Spinner upgrades MNCS and tackles Brasilia Tower

Spinner has upgraded its Mobile Network Computing System (MNCS) to reflect changing technologies in the marketplace and has also become the the combining system supplier for the iconic Brasilia Tower.
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Spinner has upgraded its Mobile Network Computing System (MNCS) to reflect changing technologies in the marketplace and has also become the the combining system supplier for the iconic Brasilia Tower.

According to the company, the demands on the Spinner MNCS system have changed in recent years: Smartphones with dominant data connections, LTE and MIMO antenna systems are challenges which will also need to be conquered cost-effectively in the future.

The result of this is a new MNCS system: smaller and more modular, so that customer requirements can be cost-effectively satisfied with even greater flexibility.

When fulfilling this high demand, an important step is the new, flexible casing to incorporate the passive antenna signal combiner. The new casing complements the established 19" cabinet system and makes it even more flexible.

There is now no need for planners to pick defined cabinet sizes, meaning they can adjust combiners whenever needed to quickly satisfy current demands.

Thanks to the new casing, combiners can “grow”. Adjustments to frequency changes take a matter of minutes and even retrospective conversion to MIMO is greatly simplified.

With all eyes turning towards Brazil, the company has also announced that it is the the combining system supplier for the iconic Brasilia Tower, designed by modernist supremo Oscar Niemeyer. This is the first television tower with antenna sharing in Brazil, where public and private channels are combined and broadcasted by one common antenna.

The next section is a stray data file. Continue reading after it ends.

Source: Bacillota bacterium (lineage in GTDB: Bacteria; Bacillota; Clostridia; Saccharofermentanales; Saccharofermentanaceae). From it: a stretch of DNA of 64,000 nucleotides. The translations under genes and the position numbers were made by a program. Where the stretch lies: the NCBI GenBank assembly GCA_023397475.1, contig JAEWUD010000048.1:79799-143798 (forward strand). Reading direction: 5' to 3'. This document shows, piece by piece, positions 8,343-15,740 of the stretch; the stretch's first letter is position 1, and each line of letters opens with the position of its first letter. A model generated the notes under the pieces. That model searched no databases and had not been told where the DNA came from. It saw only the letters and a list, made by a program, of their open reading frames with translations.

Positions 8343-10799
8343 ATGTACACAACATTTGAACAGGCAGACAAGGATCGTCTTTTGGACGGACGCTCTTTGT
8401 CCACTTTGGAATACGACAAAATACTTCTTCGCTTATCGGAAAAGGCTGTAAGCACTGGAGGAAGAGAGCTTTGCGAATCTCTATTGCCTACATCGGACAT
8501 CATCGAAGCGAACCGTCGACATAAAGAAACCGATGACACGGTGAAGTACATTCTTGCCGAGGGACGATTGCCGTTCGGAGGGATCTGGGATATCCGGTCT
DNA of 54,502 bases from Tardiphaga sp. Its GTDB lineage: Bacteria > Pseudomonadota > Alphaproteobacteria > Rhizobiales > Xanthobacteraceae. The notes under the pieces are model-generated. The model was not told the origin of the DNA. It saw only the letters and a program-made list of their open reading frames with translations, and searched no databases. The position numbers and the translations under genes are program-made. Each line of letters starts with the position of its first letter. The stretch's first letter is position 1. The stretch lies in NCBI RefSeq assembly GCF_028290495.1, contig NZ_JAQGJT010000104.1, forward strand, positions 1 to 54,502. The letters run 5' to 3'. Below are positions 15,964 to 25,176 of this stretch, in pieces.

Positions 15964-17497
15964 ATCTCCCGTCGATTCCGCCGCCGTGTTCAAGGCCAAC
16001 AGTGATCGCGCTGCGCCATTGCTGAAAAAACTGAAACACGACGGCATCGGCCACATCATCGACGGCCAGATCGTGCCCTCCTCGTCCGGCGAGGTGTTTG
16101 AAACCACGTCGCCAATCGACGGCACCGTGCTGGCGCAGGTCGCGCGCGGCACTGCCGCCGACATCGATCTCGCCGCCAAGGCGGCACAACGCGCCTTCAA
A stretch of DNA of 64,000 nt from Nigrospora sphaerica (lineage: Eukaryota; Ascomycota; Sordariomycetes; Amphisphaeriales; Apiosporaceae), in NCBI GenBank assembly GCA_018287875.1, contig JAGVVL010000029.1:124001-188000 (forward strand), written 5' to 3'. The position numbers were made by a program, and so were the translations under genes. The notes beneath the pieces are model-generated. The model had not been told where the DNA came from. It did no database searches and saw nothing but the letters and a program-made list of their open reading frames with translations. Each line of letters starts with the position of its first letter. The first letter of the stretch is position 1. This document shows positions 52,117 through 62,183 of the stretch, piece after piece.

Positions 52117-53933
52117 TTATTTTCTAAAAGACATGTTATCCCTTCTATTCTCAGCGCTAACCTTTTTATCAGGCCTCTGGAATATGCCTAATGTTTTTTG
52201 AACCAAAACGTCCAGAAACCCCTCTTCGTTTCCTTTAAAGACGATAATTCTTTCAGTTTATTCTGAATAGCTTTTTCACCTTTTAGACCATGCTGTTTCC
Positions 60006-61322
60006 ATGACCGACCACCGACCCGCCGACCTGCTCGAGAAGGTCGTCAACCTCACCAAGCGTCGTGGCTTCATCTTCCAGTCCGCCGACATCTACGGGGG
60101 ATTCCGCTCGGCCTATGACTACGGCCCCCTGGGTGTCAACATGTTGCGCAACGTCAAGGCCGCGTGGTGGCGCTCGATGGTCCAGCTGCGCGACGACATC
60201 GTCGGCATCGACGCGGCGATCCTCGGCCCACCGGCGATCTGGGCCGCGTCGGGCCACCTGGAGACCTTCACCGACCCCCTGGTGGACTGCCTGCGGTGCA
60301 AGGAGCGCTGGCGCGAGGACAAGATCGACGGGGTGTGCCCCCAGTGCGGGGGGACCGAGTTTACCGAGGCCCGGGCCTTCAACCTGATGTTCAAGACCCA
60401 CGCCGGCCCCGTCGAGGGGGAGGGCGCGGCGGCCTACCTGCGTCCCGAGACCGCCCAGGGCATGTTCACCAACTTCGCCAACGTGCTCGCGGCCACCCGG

The system is composed by two identical combiners: main and reserve. Each combiner operates with 6 channels of 3 kW, but designed to be extended to 7 channels in the future. In order to make the installation as easy as possible (plug-and-play), a bottom frame was provided and a free space was left for the future upgrade.

A 7-port patch panel was also provided. It switches the operation between the main and the reserve combiner. It allows also the current operating combiner to broadcast either with the main or with the reserve antenna, while the non-operating combiner is forwarded to the dummy load. The patch panel includes an interlock system and every transmitter has single access to the interlock contacts.

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